Transitioning to a waterways city: municipal context, capacity and commitment
Morison, P.J., Brown, R.R., and Cocklin, C. (2010) Transitioning to a waterways city: municipal context, capacity and commitment. Water Science & Technology, 62 (1). pp. 162-171.
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In Melbourne, Australia, the adoption of Water Sensitive Urban Design (WSUD) and the inclusion of best practice in new urban development has shifted the "drained city" of the 1960s toward an environmentally-oriented "waterways city" for the future. However, the "waterways city" is tenuous owing to the variable commitment of local municipalities to WSUD. This paper reports on the first phase of a social research project, which aims to secure a model of the waterways city by addressing the commitment and capacity deficits of local municipalities. Municipal commitment and capacity across three geographical areas in Melbourne are measured quantitatively using an innovative, comprehensive, and replicable assessment technique. The results show variability in municipal capacity and commitment across the areas, with a pronounced deficit in the rural-regional area. Consequently, intergovernmental attempts to normalise modes of integrated urban water management (such as WSUD) need to include innovative and flexible mechanisms that are responsivle to the dynamics of municipal commitment and capacity. These principles have broader application to cities internationally where the management of urban stormwater is the shared responsibility of multiple governments.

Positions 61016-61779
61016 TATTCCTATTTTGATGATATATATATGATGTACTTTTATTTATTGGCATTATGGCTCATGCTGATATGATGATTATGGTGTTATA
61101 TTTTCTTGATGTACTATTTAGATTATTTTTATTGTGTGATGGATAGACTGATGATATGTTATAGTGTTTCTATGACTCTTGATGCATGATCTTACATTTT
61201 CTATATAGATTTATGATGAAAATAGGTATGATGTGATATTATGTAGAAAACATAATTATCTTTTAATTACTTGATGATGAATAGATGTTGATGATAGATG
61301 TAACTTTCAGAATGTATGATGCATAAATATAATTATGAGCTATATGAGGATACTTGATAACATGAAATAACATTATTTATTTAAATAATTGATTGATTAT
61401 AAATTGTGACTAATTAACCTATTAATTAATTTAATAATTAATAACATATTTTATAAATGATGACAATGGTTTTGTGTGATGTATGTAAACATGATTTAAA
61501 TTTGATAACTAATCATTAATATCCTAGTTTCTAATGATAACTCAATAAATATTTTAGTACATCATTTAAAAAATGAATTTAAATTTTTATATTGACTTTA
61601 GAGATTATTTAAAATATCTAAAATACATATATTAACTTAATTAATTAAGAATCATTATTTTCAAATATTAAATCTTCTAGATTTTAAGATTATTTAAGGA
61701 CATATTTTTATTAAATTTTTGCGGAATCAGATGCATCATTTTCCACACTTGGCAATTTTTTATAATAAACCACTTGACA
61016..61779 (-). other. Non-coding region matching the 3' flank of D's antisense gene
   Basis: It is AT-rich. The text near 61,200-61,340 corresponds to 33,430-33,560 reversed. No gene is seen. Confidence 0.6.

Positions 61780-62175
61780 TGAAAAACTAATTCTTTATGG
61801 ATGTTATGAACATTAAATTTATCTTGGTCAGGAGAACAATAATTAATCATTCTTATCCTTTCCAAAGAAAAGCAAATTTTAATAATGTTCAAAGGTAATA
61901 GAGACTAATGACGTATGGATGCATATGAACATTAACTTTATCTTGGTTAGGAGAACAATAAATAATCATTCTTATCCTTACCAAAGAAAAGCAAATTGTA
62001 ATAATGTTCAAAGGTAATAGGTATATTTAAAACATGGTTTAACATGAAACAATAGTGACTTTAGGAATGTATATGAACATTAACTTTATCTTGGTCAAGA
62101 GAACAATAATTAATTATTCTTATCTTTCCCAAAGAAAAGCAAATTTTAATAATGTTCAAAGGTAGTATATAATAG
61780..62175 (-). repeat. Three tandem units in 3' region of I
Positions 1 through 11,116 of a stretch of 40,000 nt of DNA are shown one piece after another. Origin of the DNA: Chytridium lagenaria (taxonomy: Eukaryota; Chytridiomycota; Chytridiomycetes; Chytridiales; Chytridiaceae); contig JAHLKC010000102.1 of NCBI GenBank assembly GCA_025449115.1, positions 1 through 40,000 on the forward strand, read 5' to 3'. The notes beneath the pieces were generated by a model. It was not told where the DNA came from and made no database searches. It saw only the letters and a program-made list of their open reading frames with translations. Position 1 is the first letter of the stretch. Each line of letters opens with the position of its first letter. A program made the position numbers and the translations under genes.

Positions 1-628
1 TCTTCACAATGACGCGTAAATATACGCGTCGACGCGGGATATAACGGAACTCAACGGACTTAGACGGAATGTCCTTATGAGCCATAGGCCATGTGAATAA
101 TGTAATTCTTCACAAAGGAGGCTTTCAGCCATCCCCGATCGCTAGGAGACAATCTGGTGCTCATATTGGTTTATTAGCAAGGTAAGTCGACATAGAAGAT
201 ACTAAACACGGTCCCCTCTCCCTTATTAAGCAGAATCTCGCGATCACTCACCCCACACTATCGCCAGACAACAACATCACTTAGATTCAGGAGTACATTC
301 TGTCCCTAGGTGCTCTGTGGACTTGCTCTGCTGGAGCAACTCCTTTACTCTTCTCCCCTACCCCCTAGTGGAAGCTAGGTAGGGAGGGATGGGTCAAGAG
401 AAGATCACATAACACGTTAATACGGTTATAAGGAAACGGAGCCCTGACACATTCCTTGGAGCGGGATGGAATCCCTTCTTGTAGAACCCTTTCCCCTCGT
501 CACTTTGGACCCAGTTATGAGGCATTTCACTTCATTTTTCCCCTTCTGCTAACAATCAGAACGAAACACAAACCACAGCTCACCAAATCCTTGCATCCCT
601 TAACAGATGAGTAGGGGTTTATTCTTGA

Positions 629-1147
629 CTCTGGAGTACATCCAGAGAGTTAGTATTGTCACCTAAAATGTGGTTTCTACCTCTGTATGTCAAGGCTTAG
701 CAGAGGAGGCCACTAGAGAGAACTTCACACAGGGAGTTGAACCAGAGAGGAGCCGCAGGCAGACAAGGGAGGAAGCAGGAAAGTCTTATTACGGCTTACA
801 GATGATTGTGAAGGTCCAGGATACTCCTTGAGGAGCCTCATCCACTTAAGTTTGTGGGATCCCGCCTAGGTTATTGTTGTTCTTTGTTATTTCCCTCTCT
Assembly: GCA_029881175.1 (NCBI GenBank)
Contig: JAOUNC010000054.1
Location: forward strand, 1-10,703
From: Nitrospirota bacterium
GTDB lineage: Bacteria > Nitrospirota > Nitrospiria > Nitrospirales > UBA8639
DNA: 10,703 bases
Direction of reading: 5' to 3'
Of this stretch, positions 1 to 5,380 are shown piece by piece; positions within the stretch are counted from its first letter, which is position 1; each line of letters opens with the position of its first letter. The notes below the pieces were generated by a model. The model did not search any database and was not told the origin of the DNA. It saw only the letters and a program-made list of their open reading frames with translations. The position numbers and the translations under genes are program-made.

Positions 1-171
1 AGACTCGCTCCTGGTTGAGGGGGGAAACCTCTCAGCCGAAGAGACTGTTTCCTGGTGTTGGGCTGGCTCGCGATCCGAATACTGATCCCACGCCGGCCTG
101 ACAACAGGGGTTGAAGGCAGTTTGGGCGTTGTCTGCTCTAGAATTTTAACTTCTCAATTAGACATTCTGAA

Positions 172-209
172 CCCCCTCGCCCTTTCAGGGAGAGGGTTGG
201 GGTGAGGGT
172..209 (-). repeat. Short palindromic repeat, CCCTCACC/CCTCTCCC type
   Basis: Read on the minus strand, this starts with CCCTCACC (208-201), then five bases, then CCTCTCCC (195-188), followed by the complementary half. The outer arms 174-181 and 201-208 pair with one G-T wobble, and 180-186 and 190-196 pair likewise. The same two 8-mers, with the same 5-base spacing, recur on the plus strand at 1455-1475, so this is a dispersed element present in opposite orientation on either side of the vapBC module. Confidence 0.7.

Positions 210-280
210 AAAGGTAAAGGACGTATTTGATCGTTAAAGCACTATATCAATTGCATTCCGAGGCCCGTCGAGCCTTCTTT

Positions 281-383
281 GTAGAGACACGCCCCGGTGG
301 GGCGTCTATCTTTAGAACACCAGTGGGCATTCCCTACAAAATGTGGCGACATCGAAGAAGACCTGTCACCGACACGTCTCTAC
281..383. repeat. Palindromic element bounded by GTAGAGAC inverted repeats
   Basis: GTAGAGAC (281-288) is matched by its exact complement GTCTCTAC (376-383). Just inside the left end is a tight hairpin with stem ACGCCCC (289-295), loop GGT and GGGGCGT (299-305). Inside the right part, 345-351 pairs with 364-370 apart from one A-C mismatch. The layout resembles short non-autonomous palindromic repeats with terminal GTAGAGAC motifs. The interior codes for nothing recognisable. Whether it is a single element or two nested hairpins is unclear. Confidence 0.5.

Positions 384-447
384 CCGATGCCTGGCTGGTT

|Item Type:||Article (Refereed Research - C1)|
|Keywords:||Australia, capacity, commitment, intergovernmental program, Melbourne, municipality, urban stormwater management, water sensitive urban design|
|Funders:||MELBOURNE WATER CORPORATION|
|Date Deposited:||17 Sep 2010 05:57|
|FoR Codes:||05 ENVIRONMENTAL SCIENCES > 0502 Environmental Science and Management > 050209 Natural Resource Management @ 34%
16 STUDIES IN HUMAN SOCIETY > 1604 Human Geography > 160404 Urban and Regional Studies (excl Planning) @ 33%
16 STUDIES IN HUMAN SOCIETY > 1605 Policy and Administration > 160510 Public Policy @ 33%
|SEO Codes:||96 ENVIRONMENT > 9607 Environmental Policy, Legislation and Standards > 960709 Urban Water Policy @ 80%
97 EXPANDING KNOWLEDGE > 970105 Expanding Knowledge in the Environmental Sciences @ 20%
|Citation Count from Web of Science||